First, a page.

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(Johnston, 1842)

Species Overview

Suberites carnosus (Johnston, 1842) in its typical form is a stalked fig-shaped orange sponge, with a central apical oscule. More irregular specimens appear to be fused individuals taking a more massive shape and exhibiting several oscules. The extreme contractibility (it shrinks to 1/4 of its size when prodded) of this species is unique and characteristic. The surface is smooth, velvety; the consistency is weak in its expanded form, but more firm when contracted. It is a common species in shallow water.

Taxonomic Description

Colour: Various shades of pale yellow, buff, orange and brown.
Shape, size, surface and consistency: (Suberites carnosus MCS2) (Hymeniacidon carnosa) In the British Isles it typically assumes a hollow contractile, massive fig-shape, attached by a stalk to the substrate. Size typically a few cm high and across. On the Continent a variety of forms have been recognized, graduating from thin sheets and cushions to massive-lobose and even branching forms (see Topsent, 1900, p.233). These forms have yet to be found in British waters. There is some doubt whether all these forms are really one and the same species (cf. also descriptions of Suberites massa). Surface smooth, even, with a minutely velvety feel. This is most easily detected with the tongue. The upper surface is often lightly coated with silt. Usually one oscule, at the top, but there may be more. If so, they are usually all on the uppermost surface. Consistency firm and moderately elastic when out of water. Extremely soft when fully expanded under water. Stalk breaks when bent through 20 deg. (when in contracted condition). Contraction very dramatic, contracts to about 1/4 of its fully expanded size when disturbed. Full contraction takes about 15 seconds. Further contraction occurs when the sponge is removed from the water. Smells faintly of freshly cut Laminaria stipe.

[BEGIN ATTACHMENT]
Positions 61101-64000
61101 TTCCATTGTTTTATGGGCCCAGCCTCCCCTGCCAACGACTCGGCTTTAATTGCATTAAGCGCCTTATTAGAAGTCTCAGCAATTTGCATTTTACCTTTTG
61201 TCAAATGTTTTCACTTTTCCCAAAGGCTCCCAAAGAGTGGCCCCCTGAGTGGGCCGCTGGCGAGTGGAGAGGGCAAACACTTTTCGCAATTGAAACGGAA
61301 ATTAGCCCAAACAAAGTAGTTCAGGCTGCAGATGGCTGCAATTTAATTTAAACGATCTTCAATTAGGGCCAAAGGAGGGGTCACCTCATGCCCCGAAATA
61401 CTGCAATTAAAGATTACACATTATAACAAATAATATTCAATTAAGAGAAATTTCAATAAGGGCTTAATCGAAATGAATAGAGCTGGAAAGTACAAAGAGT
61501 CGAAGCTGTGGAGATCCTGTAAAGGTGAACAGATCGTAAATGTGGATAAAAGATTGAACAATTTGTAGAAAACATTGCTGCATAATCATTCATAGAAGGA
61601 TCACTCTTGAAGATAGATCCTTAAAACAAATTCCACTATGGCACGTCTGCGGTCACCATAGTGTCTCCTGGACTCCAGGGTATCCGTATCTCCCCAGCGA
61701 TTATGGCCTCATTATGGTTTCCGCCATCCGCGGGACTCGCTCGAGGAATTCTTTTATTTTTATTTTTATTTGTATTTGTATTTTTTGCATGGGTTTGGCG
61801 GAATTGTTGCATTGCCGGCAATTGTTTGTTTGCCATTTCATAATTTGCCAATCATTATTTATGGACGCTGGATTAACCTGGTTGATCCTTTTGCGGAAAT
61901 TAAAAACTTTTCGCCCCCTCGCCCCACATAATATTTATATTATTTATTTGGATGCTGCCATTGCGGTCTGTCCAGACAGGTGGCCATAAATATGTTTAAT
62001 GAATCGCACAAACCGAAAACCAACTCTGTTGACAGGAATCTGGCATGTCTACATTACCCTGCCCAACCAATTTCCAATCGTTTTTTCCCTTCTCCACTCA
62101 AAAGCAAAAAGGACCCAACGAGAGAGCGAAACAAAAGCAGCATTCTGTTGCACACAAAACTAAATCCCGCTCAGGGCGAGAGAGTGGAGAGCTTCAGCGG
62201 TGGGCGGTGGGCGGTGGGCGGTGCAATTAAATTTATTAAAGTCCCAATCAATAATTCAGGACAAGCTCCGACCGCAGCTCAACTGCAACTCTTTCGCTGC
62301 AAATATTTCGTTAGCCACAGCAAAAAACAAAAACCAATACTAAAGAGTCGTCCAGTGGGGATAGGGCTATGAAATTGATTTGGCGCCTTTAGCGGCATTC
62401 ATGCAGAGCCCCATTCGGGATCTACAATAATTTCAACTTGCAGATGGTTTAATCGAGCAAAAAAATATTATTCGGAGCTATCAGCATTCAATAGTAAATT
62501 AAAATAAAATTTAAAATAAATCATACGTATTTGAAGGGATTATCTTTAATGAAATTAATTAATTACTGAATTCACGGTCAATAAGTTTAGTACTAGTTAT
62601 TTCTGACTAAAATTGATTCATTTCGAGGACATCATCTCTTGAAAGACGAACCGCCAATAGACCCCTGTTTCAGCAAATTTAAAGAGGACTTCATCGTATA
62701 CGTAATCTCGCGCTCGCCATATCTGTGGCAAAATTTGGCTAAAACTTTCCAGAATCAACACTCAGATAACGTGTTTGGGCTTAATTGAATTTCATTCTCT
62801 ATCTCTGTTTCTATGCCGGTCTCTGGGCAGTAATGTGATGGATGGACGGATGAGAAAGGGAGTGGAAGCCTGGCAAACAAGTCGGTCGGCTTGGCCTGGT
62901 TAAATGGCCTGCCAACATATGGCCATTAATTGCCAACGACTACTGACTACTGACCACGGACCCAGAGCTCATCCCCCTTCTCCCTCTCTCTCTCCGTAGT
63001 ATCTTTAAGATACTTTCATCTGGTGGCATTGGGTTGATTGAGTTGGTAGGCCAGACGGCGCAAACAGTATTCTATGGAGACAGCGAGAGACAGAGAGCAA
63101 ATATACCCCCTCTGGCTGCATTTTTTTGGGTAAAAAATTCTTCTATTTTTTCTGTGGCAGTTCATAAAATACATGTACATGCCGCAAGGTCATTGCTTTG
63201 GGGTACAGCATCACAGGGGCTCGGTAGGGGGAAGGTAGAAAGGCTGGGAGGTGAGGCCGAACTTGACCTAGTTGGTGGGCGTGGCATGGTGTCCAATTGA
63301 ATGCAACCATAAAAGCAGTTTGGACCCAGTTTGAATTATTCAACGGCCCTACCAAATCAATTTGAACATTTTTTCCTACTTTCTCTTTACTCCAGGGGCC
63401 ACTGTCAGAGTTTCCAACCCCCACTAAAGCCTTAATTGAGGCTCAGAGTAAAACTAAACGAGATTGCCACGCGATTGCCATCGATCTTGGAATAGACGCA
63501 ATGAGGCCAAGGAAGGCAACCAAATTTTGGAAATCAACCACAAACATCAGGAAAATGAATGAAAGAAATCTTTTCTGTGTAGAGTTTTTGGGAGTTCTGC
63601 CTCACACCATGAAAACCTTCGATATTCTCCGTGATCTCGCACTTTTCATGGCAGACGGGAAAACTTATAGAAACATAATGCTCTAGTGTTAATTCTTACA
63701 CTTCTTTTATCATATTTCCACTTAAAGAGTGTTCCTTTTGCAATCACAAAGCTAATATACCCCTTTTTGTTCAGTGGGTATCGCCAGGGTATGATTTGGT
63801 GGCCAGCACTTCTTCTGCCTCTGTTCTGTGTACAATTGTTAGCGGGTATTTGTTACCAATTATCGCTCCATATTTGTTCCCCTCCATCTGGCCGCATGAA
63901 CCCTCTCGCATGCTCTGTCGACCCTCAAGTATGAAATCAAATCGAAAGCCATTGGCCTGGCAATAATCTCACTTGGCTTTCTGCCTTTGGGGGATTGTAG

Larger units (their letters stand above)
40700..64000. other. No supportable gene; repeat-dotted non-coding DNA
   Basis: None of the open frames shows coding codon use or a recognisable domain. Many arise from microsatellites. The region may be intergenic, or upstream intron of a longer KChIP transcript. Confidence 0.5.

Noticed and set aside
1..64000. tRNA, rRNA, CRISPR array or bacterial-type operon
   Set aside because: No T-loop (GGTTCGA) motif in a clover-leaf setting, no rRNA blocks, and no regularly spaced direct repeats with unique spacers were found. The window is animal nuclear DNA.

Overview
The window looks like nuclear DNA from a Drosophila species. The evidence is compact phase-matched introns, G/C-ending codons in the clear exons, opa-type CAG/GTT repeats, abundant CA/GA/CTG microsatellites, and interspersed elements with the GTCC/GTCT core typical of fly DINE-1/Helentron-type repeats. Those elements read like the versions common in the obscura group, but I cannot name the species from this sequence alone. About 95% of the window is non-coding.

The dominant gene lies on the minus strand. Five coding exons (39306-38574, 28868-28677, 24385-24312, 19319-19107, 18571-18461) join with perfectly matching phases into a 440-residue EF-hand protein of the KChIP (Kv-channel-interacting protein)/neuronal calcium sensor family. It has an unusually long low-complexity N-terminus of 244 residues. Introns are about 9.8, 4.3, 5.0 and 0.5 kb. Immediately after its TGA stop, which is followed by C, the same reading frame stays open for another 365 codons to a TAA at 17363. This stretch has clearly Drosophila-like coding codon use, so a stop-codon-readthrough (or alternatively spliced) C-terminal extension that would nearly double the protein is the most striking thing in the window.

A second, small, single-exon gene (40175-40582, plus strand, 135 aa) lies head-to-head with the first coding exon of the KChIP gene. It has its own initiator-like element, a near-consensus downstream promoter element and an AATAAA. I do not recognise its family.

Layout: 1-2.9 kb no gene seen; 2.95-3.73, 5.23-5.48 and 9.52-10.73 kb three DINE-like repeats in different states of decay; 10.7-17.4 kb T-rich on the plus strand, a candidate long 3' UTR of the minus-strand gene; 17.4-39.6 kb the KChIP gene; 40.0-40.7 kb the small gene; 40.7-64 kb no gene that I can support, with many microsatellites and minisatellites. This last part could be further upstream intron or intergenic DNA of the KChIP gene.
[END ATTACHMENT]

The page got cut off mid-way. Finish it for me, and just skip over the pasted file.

Spicules: (Suberites carnosus spics) Tylostyles, 130-570 µm long, in two distinct sizes. In any given specimen spicules are of a narrower size range than S. ficus. No microscleres.
Skeleton: Subradiate, the radial arrangement of the spicules being most apparent near the surface. Internally the skeleton is confused, almost halichondroid. The larger tylostyles constitute the main structural megascleres, whereas the smaller are perpendicularly arranged as plumose brushes (resembling shaving brushes) at the surface. In the stalk region the spicules are condensed to form an axial skeleton.
Ecology: Usually growing vertically. Sometimes found in muddy places attached to shells or stones buried in the mud, e.g. in harbours and Scottish sea lochs. Down to 108 m.
Distribution: Arctic; Atlantic coasts of Europe; Mediterranean; etc.
Etymology: carnosus (Latin) = fleshy.
Type specimen information: Type: BMNH, unregistered (431E) (dry), Dr. Johnston.

Remarks

Differences between S. carnosus and S. ficus (based on criteria communicated by S.M. Stone): S. carnosus & S. ficus.
Sources: Ackers et al., 1985 (J.D. Guiterman, S.M. Stone, B.E. Picton, D. Moss).

Suberites carnosus